In Port Hope, when strangers asked him for his cove of origin, a unique pleasure had always warmed his heart when he could name Jacks, an interior town. His countrymen, almost absolutely coastal by nature, were amazed that he had never learned to swim, and possessed no strong feelings about the construction or maintenance of vessels.

It’s a shame the rest of the story is not as interesting as this cultural glimpse.

“A Wedding in Restitution” is the best for this, as it describes the ceremonies surrounding a cove wedding. It also contains the strongest elements of the fantastic, with the miracles surrounding the two lovers’ christenings and wedding: Caesar upended a bottle of brandy and it poured continuously, while Endurance’s skin was covered in a star-map, miracles that led to forced childhood labour until at adolescence the miracles ended, only to recur briefly on the wedding day; in the hasty preparations for the wedding, a fish the size of a boat is believed to sacrifice itself for the wedding feast, leaping into the fisherman’s boat and letting itself be brought to harbour. The wedding is hastily prepared for, because each village lacks its own priest; instead, a priest circumnavigates the island, doing his work from cove to cove. And, after the wedding, it is a cove custom to put the couple in a boat and float them out to sea, with luck determining whether they’ll return and get to actually enjoy their married life.

It would have been better yet to have more focus on Caesar and Endurance themselve, rather than the village as a whole. The glimpses we get of Endurance’s character, as the only female sailor in the cove, are great.

This story is also an example of how the Criticism section at the back comes into play, as two reviews of the film adaptation of the story – one Sanjanian and one from New York – provide quite differing opinions. The former points out that certain customs are not unique to this one cove, that the constant employment of its fishermen is unrealistic, and so on.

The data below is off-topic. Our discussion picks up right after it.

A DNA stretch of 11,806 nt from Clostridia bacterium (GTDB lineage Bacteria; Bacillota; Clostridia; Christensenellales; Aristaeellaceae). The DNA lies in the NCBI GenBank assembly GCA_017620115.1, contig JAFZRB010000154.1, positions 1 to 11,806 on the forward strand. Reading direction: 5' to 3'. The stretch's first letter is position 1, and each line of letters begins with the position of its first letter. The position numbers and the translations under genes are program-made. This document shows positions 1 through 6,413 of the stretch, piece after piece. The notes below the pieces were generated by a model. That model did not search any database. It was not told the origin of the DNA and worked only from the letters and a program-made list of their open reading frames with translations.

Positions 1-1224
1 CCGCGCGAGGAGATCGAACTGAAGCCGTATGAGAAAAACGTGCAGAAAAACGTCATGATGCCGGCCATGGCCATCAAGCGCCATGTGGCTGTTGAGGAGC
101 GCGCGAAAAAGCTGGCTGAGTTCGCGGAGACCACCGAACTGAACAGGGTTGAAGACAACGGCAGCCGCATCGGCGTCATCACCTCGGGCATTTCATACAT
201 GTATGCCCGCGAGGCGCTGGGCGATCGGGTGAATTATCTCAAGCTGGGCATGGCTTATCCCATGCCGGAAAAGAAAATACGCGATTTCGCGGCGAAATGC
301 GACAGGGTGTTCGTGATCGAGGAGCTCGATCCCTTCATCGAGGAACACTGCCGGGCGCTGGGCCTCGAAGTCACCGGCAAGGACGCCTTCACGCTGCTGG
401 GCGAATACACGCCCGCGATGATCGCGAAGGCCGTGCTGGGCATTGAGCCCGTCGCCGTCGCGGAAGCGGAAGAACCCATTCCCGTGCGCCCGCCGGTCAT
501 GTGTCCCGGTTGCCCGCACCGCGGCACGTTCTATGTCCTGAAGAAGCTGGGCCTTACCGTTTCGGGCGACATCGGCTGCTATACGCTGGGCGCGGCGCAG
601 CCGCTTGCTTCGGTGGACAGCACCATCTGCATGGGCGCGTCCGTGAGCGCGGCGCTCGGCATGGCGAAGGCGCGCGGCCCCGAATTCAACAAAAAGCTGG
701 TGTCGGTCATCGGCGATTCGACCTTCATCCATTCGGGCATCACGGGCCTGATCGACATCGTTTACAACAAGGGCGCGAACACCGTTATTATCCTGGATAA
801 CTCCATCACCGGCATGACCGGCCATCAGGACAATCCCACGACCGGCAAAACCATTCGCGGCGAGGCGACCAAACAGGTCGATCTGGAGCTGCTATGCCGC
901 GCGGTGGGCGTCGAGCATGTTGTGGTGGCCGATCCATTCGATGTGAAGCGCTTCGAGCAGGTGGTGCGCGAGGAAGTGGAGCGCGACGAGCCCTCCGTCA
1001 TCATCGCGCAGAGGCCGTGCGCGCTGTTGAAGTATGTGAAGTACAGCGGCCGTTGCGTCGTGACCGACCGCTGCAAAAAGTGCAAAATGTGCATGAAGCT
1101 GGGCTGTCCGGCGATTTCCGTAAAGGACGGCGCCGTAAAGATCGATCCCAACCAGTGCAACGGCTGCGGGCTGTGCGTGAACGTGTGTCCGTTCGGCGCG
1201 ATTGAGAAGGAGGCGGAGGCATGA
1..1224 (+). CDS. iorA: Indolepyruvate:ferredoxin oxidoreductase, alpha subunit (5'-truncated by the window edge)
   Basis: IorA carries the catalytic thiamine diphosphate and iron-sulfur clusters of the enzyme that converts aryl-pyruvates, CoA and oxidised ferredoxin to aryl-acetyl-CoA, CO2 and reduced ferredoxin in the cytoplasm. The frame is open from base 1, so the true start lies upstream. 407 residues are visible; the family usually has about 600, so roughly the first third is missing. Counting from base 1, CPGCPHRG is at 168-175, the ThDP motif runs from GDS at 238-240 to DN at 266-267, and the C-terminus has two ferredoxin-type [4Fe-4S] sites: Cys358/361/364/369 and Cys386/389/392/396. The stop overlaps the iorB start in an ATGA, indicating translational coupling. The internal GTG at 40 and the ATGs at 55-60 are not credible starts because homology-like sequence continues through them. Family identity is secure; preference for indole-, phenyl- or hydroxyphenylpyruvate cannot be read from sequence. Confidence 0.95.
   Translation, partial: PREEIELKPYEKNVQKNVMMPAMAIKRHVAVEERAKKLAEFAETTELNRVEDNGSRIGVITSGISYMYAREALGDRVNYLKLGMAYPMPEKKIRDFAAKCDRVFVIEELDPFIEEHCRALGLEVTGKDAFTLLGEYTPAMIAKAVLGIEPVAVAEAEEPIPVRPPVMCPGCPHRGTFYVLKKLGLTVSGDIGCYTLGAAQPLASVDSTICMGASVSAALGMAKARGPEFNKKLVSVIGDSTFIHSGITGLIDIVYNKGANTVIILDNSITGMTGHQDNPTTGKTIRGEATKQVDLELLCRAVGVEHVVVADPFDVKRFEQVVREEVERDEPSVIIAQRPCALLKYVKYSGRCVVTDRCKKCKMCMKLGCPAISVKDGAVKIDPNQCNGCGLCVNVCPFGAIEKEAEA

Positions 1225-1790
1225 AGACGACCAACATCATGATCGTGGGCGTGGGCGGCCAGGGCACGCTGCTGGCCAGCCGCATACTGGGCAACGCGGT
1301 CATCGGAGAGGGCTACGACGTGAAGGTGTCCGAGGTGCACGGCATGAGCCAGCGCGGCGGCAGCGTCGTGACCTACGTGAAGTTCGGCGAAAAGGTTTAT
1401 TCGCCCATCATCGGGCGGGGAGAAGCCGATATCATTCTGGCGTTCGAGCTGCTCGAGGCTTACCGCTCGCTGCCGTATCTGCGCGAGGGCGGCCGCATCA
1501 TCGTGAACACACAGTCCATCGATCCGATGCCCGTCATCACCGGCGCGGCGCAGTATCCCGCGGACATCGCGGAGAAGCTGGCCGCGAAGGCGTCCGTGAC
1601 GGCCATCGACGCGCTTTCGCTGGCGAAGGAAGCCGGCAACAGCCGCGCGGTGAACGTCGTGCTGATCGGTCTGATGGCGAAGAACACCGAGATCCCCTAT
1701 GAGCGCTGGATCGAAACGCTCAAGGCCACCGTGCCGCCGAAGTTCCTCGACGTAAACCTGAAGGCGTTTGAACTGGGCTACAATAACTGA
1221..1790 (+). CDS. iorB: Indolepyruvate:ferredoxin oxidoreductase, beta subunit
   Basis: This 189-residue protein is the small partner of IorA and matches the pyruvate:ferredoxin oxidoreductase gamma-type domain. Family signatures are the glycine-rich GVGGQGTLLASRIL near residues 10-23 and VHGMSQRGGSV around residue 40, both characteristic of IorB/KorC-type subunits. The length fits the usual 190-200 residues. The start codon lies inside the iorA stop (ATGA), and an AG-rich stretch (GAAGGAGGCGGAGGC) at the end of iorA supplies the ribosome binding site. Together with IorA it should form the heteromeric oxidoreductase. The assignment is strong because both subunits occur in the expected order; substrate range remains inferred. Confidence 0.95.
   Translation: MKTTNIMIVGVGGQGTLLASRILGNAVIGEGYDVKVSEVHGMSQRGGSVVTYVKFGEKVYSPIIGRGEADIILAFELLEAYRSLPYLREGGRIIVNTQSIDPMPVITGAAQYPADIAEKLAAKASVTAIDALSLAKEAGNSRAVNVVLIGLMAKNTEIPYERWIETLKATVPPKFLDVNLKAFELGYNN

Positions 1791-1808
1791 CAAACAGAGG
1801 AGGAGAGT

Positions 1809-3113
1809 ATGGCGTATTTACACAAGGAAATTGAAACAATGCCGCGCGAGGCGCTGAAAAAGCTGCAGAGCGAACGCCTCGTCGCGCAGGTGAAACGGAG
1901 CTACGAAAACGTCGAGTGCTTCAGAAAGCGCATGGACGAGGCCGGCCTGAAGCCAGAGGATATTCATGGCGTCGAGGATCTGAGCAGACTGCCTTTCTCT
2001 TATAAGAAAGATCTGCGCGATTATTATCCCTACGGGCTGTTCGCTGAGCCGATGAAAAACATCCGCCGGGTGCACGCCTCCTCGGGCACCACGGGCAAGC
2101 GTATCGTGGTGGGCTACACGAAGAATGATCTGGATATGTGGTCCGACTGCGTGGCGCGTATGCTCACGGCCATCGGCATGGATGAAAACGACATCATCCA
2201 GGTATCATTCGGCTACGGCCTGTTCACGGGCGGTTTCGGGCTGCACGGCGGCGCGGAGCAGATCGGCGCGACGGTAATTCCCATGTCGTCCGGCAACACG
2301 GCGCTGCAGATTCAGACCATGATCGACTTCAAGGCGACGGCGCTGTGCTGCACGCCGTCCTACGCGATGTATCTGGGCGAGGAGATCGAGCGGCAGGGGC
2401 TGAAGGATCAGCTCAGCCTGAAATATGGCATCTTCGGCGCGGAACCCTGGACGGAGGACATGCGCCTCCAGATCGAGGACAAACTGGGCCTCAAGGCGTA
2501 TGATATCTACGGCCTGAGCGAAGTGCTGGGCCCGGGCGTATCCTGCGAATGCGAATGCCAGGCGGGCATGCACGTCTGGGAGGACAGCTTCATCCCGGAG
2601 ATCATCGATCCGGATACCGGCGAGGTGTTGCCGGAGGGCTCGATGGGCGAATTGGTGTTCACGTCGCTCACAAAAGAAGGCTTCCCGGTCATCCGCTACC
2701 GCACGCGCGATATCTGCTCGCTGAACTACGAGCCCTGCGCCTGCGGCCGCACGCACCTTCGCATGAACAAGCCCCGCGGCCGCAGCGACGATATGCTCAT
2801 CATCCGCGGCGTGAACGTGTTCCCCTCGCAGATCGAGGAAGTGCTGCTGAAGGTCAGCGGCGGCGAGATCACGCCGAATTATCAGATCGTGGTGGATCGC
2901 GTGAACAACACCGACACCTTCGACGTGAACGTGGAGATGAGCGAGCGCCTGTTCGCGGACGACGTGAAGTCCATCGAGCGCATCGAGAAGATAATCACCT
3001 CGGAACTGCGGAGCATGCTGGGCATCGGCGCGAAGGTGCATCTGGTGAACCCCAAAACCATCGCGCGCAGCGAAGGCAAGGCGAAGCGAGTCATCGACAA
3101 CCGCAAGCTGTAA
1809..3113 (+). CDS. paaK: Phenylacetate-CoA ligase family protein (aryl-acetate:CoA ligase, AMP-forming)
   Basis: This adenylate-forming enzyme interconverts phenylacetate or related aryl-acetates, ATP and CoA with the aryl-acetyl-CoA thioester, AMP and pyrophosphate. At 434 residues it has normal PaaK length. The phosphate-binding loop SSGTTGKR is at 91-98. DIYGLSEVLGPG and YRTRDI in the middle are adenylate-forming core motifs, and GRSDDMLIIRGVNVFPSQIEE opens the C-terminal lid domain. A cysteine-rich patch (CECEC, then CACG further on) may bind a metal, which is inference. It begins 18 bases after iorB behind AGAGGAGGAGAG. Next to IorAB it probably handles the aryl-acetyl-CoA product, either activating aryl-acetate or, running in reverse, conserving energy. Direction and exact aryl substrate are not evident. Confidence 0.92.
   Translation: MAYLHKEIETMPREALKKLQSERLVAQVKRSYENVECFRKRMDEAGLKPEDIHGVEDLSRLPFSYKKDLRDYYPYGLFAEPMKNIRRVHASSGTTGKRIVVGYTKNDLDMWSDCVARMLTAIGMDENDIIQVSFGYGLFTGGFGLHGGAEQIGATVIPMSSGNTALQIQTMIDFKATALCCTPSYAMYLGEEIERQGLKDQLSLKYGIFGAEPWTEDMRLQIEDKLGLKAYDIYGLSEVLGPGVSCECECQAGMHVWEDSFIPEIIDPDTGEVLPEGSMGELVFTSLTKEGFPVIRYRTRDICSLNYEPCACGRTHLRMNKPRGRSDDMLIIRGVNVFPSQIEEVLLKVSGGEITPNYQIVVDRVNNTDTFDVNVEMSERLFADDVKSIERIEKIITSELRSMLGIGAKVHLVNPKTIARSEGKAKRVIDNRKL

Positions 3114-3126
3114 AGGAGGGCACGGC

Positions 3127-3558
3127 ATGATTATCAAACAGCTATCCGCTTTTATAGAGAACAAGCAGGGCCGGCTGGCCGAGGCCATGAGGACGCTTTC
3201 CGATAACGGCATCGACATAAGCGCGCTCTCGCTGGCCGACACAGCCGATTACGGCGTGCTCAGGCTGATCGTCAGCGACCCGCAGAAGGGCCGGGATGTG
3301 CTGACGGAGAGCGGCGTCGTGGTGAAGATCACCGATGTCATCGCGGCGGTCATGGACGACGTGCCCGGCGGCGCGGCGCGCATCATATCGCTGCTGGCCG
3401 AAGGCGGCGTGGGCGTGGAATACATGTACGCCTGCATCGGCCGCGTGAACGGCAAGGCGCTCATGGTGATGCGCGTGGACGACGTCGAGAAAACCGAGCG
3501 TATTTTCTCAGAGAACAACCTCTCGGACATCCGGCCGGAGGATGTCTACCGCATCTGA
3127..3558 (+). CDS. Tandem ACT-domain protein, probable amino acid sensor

While sometimes falling flat on its own attempted cleverness, the Criticism section provides information about some of the “authors” and the island’ history, and is sometimes good fun.

The development of literature on Sanjania is sometimes interesting in itself. As with the circumnavigating priest, early literature in the form of pamphlets was brought on circumnavigating ships. Reading is highly appreciated on Sanjania; according to the foreword, “Bookstalls are as common as fruit stands, the theatres around Saint Magdalene’s Square dwarf the City Hall, and on Sanjair flights the stewards push small carts of books down the aisle after the beverages and pretzels.” The preface later derides tourists who find this exotic while knowing nothing of Sanjanian literature’s history. There was, for instance, one literary movement that aimed to iron out the differences in cove tongues by arriving at a lingua franca – disappointingly, just plain Queen’s English, not something especially Sanjanian, and the example given of this style is not an exciting piece – while later authors rebelled against this.

Taken as individual works divorced of their various contexts, the stories vary widely in quality. A lot of them are mundane, interesting for glimpses of imagined culture but otherwise unremarkable. The prelude talks of “An Interlude at the Opera” being full of “atmosphere and luxurious setting”, making me wonder if Marche included the wrong draft in his final submission. Fortunately, there are gems: I really enjoyed “A Wedding in Restitution” and the opening story “The Destruction of Marlyebone, the Private King”, that’s semi-folkloric; another favourite, “Two Stories About the Abandon Tree”, is a micro-piece about the lightning-struck death of a tree important to a cove village, contrasting an objective newspaper article about the events with the author’s reaction.

Green leaves unfurled their living flags, green leaves without a country. When past seasons passed, when buds struggled on the bone branches, or withered on the stem, everyone in Marginal Cove brought a substitute ornament. The Abandon Tree at the mouth of the sea uttered a different word each day to the men in vessels piercing the impossible ocean. What the women understood is not for our ears.


Shining at the Bottom of the Sea is an ingenious approach to the depiction of a fictional culture – but it doesn’t go far enough. Many of the stories are indistinguishable from British or North American literary work; where the stories focus on the cove culture, unique to Sanjania, is where the book shines, but these stories are too few. Stephen Marche’s great ambition sadly falls a bit short.